Sunday, March 9, 2008

Wait for it

Although there are definitely countries worse than Sudan when it comes to time spent pointlessly waiting for things to happen, the Kenya Airways office seems happy to keep this African tradition alive in Khartoum. I have now visited this office twice and spent a total of 2.5 hours sitting in its waiting room. I know intimately the harsh overhead lighting that gives a bluish cast to the red-and-silver decor; illuminates the row of despondent-looking Sudanese men hoping to alter the family’s flight reservation to London or Dubai or Nairobi; frames the row of impassive female ticket agents garbed carefully in red suit coats and matching red print headscarves; and draws attention to the airline’s in-house advertisements, which boast of Khartoum’s apparently advantageous location near many major cities of interest...provided that you fly through Nairobi, of course.

I have contemplated this scene while waiting first for my number to be called, then for the computer system to creak slowly to my registration (“Malesh!”), then to explain the information I want or how I want to change the reservation, then to reserve it, then to go upstairs to pay the money, and finally for the printer to spit out my “ticket,” or a piece of paper with the flight numbers printed on it. I waited with “Mohamed,” our school’s liaison officer whose sole job is to deal with red tape from all sources, a late-middle-aged man who has seen a lot in Khartoum and is also some kind of chief in his village in the Nuba Mountains of central Sudan. Mohamed has quite a sense of humor but not always the best grasp of English:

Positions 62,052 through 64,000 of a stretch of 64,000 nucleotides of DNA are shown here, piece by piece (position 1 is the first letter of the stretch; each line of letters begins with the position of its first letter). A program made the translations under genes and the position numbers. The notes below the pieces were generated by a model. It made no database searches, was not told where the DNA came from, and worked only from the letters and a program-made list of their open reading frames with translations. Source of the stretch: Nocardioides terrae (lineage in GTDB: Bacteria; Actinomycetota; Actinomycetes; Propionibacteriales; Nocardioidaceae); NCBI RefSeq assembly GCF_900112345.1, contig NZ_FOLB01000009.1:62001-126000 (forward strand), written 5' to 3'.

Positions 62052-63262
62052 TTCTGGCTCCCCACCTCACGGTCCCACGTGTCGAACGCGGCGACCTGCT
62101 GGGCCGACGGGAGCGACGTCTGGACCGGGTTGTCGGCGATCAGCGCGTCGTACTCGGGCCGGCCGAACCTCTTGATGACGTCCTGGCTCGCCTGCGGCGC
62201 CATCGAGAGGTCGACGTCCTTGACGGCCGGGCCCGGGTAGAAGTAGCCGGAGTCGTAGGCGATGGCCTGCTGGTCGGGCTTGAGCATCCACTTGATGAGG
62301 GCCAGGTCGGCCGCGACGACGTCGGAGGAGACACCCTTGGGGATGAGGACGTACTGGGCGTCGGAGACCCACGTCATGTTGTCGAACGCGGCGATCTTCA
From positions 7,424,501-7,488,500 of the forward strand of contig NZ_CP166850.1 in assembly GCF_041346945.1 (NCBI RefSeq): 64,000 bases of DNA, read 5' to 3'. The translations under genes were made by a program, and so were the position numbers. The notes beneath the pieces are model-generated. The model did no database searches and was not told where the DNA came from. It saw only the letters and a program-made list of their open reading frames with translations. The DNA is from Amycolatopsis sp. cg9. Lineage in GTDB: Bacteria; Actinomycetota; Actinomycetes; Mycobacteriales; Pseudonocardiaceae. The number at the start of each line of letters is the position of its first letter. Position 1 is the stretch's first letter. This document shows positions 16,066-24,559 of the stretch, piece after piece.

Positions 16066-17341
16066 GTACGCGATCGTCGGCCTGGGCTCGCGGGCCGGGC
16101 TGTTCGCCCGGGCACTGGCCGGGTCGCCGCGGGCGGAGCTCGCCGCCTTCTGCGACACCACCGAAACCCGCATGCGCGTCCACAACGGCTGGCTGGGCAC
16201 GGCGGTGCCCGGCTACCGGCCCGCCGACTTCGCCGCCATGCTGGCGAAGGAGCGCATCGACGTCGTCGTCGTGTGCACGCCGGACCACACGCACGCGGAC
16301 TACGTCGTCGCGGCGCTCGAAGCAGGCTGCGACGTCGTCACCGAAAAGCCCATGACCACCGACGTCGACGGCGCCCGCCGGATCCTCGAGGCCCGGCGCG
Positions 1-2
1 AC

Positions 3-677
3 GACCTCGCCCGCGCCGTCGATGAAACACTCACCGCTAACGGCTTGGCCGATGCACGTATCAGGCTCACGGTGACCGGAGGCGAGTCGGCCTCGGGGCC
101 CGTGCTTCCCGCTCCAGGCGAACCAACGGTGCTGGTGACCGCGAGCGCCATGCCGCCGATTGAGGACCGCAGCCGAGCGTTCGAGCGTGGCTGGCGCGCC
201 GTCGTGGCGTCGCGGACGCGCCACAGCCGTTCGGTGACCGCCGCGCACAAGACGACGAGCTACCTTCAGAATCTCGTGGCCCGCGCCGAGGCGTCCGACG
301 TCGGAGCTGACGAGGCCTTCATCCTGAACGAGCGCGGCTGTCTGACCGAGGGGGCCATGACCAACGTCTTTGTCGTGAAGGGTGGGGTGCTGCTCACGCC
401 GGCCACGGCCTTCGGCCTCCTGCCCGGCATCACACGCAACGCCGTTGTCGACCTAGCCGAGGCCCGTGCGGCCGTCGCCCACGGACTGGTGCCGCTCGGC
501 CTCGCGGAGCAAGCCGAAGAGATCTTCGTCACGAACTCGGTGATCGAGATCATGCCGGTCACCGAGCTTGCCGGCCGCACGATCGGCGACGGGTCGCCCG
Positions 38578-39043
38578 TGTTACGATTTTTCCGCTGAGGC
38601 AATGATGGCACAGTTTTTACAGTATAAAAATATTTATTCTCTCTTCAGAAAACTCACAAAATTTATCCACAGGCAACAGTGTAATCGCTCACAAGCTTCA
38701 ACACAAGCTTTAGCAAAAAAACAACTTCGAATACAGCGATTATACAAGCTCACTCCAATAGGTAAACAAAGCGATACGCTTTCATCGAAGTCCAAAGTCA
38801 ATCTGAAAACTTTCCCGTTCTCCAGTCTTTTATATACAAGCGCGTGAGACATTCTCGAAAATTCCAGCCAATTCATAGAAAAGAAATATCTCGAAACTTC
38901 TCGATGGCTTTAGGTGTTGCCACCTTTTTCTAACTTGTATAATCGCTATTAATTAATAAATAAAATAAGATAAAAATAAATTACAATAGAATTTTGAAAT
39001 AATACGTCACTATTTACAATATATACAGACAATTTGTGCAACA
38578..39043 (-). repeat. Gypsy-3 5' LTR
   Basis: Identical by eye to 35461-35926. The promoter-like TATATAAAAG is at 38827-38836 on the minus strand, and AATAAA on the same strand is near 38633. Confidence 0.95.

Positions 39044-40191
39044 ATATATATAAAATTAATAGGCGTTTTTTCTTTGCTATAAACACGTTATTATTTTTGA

Mohamed (studying Kenya Airways poster): This sign makes no sense.
me (reading poster): ‘African pride is flying high.’ What doesn’t make sense?
Mohamed: ‘Pride’ and ‘flying high.’ These things, they are not related.
me: : Well, they have...much proudness...about their airline.
Mohamed: Oh! (laughs uncontrollably)
me: What did you think it said?
Mohamed: Like a bride and groom!

Today Mohamed was again inspired by an airline poster from KLM that showed a sumptuous 5-star restaurant in Amsterdam:

Mohamed: I would like to spend time in a restaurant like that. I went to Amsterdam once for 12 days when I was young. Ooh! I went to the Red Light Street. They do not have this in Sudan. You have heard of this?
me: You mean the Red Light District?
Mohamed: Yes, I went in the Red Light Street and I saw women behind glass. I did not believe that they were real. I put my face right next to the glass and stared into the woman’s eyes to see if she would move. I blinked, then she blinked, then she looked to the side!